is Ben Rudgers

Remarks: Epigram 15

“Everything should be built top-down, except the first time.”

Buildings start from the foundation and work their way up. Once they have a roof, then the interior is finished from the top down – or at least this is the good practice for multistory commercial spaces. Finishes and equipment are heavy, causing floor surfaces to deflect and the overall building to deform. Using a different sequence of construction can create bulging drywall and partition studs on the lower floors as upper floors get loaded.

Foundations get laid depending on the condition of the land, building height arises from budgets and regulations and the owner’s [architectural] program. There is little benefit to creating a door schedule and determining hardware sets early on in the process – it’s premature optimization.*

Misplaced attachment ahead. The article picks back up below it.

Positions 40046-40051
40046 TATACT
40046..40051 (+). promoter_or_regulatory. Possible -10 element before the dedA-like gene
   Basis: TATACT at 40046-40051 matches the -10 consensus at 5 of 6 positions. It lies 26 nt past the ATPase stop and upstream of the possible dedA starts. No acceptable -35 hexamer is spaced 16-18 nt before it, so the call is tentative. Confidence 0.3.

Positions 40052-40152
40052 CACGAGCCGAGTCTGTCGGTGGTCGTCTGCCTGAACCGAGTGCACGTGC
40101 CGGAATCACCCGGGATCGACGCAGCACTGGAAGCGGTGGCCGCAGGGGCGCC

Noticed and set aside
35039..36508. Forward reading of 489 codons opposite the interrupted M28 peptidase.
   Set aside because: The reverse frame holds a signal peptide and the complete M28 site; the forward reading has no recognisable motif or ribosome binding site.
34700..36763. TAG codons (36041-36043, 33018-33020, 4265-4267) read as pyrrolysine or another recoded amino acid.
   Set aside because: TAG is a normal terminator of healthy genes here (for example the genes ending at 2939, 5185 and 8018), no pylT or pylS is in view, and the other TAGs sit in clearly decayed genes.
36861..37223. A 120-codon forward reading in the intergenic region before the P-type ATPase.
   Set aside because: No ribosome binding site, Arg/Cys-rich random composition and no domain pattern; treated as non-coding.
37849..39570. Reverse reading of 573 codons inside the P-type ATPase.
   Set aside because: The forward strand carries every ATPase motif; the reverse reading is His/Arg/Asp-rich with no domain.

One doesn’t begin writing their Hamlet, by thinking up the phrase “To be or not to be.” The starting point is the history of Denmark, not the actors’ lines. The high level structures fall out of the constraints – and of course, high level and low level are slippery. Is a five act dramatic structure at the top or bottom? Or is it the state frame?

The issue with formalizing top-down structures is that they don’t recognize their closure within a “lexical scope.” The design of a building is constrained by the land, its features occur at a higher or lower level [depending on one’s assigned position within the debate].

* How do drawing templates [programming frameworks] fit into ideas about premature optimization? It seems that in one sense, it is like selecting a site – you have to build somewhere. On the other hand, can you really choose a programming framework – or language – before I have fully understood the problem? Well I suppose if I project myself and my knowledge of programming languages and techniques into the problem definition.